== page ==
Upper Respiratory Tract Infection (URI): An Overview and More

Many people consider an upper respiratory tract infection (URI) and the common cold to be the same condition. However, this is not entirely true, as the common cold virus is just one of many infectious agents that can cause an upper respiratory infection.

More precisely describe an upper respiratory tract infection as any type of infection that affects the upper respiratory tract, that is, the nose, sinuses, and throat. Learn more about the symptoms, causes, and treatment of URIs.

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Symptoms of upper respiratory infection

Typical URI symptoms can include a combination of one or more of the following symptoms:

  • Nasal congestion
  • Runny nose
  • Sneezing
  • Throat pain
  • Cough
  • Headache
  • Hot
  • Fatigue
  • Soft spot
  • Muscle pain

Nausea, vomiting, or diarrhea can occur with a URI associated with an influenza infection. If the URI progresses to sinusitis , symptoms may include severe headache, facial pain, thick green or yellow nasal discharge, or toothache.

Ear infections can develop after an upper respiratory infection, especially in young children.

When to contact a healthcare provider

You should see your doctor to rule out strep throat if you have a severe sore throat and do not have the typical symptoms of the cold virus, such as a runny nose, sneezing, or cough. You are also more likely to have a bacterial infection that requires antibiotics if your symptoms last 10 days or more.

You should seek emergency medical attention if you or your child experience:

  • shortness of breath, including abnormal breath sounds, rapid breathing, or blue lips or skin tone
  • excessive drooling or inability to swallow
  • hot
  • extreme lethargy
  • little or no diuresis

For a young child, low or no urine output means no wet diapers or very few wet diapers, especially if your baby has not eaten or drunk poorly, has had diarrhea, vomiting, or vomiting.

Parents should not hesitate to seek professional help for any symptoms that seem atypical or disturbing.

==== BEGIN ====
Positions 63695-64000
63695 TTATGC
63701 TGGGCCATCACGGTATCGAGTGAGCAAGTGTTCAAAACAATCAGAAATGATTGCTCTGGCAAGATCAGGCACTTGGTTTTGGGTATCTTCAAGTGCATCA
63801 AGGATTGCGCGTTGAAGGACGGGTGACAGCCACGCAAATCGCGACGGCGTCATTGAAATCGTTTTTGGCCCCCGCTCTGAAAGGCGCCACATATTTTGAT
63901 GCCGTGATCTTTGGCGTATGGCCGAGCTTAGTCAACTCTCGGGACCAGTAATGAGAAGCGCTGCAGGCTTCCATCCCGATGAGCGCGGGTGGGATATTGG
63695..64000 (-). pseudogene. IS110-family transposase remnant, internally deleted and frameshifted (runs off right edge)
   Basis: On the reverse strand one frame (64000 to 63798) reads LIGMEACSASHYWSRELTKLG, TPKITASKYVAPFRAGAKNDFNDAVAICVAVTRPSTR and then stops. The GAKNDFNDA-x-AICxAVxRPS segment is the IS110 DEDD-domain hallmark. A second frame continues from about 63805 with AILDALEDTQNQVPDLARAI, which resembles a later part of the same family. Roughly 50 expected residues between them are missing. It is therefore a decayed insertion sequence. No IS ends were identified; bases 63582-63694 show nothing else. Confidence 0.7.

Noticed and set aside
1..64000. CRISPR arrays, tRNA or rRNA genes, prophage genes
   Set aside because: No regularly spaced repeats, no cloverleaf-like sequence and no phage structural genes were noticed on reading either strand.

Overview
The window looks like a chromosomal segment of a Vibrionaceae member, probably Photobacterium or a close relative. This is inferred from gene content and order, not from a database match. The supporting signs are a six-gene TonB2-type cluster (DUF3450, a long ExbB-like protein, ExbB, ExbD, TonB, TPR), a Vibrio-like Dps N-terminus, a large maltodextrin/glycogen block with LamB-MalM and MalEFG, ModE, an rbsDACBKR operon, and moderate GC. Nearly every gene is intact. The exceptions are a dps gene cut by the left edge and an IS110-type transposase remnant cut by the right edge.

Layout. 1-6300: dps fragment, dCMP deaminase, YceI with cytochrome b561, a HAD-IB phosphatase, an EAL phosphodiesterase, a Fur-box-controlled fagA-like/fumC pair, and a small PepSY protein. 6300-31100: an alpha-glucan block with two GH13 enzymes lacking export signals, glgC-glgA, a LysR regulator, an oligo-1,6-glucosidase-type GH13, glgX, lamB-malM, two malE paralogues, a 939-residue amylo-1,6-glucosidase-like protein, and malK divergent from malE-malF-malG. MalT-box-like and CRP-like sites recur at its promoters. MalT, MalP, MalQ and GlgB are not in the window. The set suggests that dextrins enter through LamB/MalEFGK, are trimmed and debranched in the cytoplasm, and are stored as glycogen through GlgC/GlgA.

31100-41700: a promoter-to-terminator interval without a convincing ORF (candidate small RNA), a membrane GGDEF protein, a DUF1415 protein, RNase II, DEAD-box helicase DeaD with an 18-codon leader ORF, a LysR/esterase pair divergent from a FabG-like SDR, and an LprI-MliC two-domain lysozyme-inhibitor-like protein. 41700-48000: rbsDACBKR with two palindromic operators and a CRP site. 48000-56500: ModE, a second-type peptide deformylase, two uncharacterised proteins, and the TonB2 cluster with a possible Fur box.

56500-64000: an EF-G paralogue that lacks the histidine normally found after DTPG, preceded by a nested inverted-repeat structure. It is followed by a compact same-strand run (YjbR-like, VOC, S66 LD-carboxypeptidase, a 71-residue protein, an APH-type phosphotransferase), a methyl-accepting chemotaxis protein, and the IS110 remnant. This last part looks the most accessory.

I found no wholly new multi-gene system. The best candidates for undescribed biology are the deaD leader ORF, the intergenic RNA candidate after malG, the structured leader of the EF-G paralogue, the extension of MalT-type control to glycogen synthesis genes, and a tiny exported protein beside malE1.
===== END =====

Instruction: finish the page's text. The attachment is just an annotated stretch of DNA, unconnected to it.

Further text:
An upper respiratory infection can have one of the following causes:

  • one of hundreds of common cold viruses (including rhinovirus, adenovirus, coronavirus, and Coxsackie virus)
  • flu A and B
  • parainfluenza virus
  • Bocavirus

This list is not exhaustive, but includes some of the most common causes of URIs.

Are URIs Serious?

Most upper respiratory infections are caused by the cold virus and are not serious; most healthy people fight these infections on their own. However, there are some exceptions. Strep throat can have serious complications if it is not treated. If you have a severe sore throat, abdominal pain, no runny nose or cough, you may have a sore throat.

In rare cases, URIs can develop into more serious conditions, such as the epiglottis . This is more likely in young children. Viruses such as respiratory syncytial virus (RSV), a respiratory tract infection in young children, can be serious and lead to hospitalization, especially in infants.


In many cases, especially in adults, upper respiratory tract infections do not require a doctor's diagnosis unless symptoms persist, are severe, or alarming.

Most upper respiratory infections are caused by rhinoviruses and can be treated at home.

Diagnosing an upper respiratory tract infection is usually straightforward. Your healthcare provider will usually ask about your symptoms and other questions about your medical history, such as when you had symptoms and what could make them better or worse.

Your healthcare provider will perform a physical exam, during which he or she will examine the back of your throat and ears.

If strep throat is suspected, a rapid strep test or throat culture will be done. To do this, you need to take a swab from the back of your throat and check for strep bacteria. Occasionally, cultures of the nasal passages may be taken and tested for a bacterial infection. However, this is usually only done with a nasopharyngeal swab that is used to detect influenza and other pathogens (often done in an emergency setting).